Aside from food-based commodities, energy commodities are probably the commodities whose trading has the greatest effect on investors and non-investors alike. Fluctuations in the prices of any given energy commodity can have a substantial effect on the prices the consumer pays for heating, electricity and for transport. Since businesses also have to pay for all of these things, big changes in the price of energy commodities can also affect the prices of food, electronics and other consumer goods; it can even affect public services like government, hospitals and schools.
Energy commodities may be split into a number of types: oil, gas, coal, ethanol and electricity.
Oil as a commodity is one of the foundations of the global economy, so its trading on the commodity market is followed not just by commodity traders, but also governments, economists and companies of all types. It can be split into a number of separate commodities, which are based on either the geographical location where the oil was extracted, the physical characteristics of the oil, or a combination of the two.
Brent Crude oil, traded on the New York Mercantile Exchange (NYMEX) and the Intercontinental Exchange (ICE), is primarily extracted in the North Sea, between the United Kingdom, Scandinavia and the European mainland. West Texas Intermediate (popularly known as WTI) Crude oil, also traded on the NYMEX and ICE exchanges, is primarily refined in the Mid-West and Gulf Coast regions of the United States. The OPEC Reference Basket, commonly known as the OPEC Basket, is a benchmark consisting of a weighted combination of the prices of oil from member countries of the Organisation of Petroleum Exporting Countries. Another US oil variant, Gulf Coast Gasoline, is also traded on the New York Mercantile Exchange. These various varieties of oil are generally traded in contracts of 1000 bbl (barrels).
Another type of oil traded as a commodity is RBOB gasoline. It is in fact a derivative of oil, and is used as fuel for vehicles and some generators.
Heating oil also falls into this category. This is a refined fuel used for heating in heaters, boilers, furnaces and the like. It is traded on various exchanges, the main one being the New York Mercantile Exchange, and as with other types of oil the standard contract size is 1000 bbl.
As was demonstrated in the recent crisis where Russia restricted supplies to Europe as a means of putting pressure on The Ukraine, gas is an extremely important commodity. Natural gas is the primary gas-based commodity that is traded on the commodity market: it is used in electricity generation and both domestic and commercial heating across the world. It is traded on many exchanges, the primary being the Intercontinental Exchange (ICE), the New York Mercantile Exchange, the Multi Commodity Exchange (MCX) in India, the Australian Securities Exchange (ASX) and the European Energy Exchange (EEX) in Leipzig, Germany. Contracts are measured in British Thermal Units (mmBTU), with the standard contract size being 10000 mmBTU.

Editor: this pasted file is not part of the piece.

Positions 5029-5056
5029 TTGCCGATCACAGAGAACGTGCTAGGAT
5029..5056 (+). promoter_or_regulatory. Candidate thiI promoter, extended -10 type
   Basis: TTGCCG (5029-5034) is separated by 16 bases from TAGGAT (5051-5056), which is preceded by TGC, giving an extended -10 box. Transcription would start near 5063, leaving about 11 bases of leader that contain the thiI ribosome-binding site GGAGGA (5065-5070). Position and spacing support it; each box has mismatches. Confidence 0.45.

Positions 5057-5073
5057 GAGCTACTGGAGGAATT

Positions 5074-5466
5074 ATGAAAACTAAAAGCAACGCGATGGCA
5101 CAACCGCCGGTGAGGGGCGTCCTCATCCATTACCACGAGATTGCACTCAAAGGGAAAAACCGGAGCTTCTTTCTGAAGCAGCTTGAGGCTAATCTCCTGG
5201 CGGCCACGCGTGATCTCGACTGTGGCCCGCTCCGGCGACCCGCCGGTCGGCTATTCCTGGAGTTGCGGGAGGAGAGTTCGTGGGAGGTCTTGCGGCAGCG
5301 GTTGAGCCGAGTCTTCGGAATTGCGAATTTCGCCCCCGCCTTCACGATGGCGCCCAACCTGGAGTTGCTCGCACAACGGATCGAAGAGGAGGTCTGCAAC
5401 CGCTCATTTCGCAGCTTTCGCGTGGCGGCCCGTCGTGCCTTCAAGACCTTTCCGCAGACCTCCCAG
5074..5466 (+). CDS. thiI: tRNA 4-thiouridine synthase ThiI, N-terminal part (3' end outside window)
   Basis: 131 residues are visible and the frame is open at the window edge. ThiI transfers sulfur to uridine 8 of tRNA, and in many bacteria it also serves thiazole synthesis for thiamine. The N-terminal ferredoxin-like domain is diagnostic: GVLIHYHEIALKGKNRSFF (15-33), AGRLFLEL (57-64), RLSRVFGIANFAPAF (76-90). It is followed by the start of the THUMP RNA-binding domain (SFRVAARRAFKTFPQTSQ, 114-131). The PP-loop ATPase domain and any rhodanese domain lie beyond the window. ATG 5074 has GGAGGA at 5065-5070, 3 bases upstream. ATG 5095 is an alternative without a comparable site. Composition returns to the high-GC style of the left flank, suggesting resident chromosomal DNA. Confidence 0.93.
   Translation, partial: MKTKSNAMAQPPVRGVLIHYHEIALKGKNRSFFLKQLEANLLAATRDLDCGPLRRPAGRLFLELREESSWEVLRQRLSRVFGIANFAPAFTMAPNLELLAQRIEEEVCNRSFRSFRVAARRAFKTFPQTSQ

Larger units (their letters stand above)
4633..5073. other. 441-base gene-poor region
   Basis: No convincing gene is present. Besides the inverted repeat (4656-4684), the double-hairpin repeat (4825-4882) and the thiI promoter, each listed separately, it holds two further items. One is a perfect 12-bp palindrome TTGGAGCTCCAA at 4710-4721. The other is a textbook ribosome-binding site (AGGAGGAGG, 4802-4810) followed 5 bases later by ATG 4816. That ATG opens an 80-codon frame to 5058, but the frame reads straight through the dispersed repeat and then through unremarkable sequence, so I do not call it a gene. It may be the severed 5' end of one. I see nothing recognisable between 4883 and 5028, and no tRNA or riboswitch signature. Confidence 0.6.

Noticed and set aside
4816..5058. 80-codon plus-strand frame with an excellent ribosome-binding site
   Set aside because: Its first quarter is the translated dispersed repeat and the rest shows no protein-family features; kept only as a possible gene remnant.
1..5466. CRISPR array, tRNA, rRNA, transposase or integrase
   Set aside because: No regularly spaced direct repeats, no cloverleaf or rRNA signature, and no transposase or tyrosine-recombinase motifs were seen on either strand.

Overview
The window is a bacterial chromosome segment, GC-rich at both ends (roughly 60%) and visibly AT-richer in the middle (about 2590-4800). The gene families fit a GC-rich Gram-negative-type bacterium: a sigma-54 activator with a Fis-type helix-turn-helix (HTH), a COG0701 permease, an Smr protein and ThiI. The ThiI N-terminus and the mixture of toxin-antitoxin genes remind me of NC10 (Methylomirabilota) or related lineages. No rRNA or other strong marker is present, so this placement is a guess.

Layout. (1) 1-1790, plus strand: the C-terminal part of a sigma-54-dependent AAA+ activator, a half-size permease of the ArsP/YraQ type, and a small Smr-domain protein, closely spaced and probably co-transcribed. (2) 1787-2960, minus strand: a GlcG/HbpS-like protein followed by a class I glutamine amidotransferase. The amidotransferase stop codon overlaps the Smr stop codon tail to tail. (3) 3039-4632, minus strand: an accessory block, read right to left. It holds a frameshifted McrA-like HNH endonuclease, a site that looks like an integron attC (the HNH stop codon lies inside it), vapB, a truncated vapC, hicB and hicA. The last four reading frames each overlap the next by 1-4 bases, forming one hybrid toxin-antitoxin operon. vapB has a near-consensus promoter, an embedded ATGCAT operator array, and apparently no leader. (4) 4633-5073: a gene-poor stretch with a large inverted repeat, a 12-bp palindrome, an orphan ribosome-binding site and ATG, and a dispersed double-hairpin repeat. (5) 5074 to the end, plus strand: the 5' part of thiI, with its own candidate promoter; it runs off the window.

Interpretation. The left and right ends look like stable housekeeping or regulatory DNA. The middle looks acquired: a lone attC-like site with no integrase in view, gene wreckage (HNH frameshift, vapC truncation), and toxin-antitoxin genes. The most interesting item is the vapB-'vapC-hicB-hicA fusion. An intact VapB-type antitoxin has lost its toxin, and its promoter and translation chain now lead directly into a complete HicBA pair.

Propane is another gas commodity. It is also used for heating and power generation. Like many energy commodities it is primarily traded on the New York Mercantile Exchange, and changes hands in contracts of 1000 bbl.
Despite recent predictions of the long-term decline coal as a primary source of power, increased industrialisation in the devloping world and likely shortages of oil mean it is likely to become even more important in the short term. As a result of this, coal is traded profitably on a number of commodity exchanges worldwide, including the Intercontinental Exchange (ICE).
Due to the growing demand for biofuels, ethanol’s popularity as a traded commodity is increasing, as it can be used to power vehicles etc. Traded in US gallons (the usual contract size being 29000), its main centres of trade are the Chicago Mercantile Exchange (CME) and the Brazilian exchange BM&F Bovespa (BOVESPA).
With power becoming ever more in demand around the world, a number of commodity exchanges – such as the European Energy Exchange (EEX) – have started trading electricity as a commodity. Not only does this enable traders to accumulate wealth through trading; it enables the more efficient transfer of electricity between major economies.
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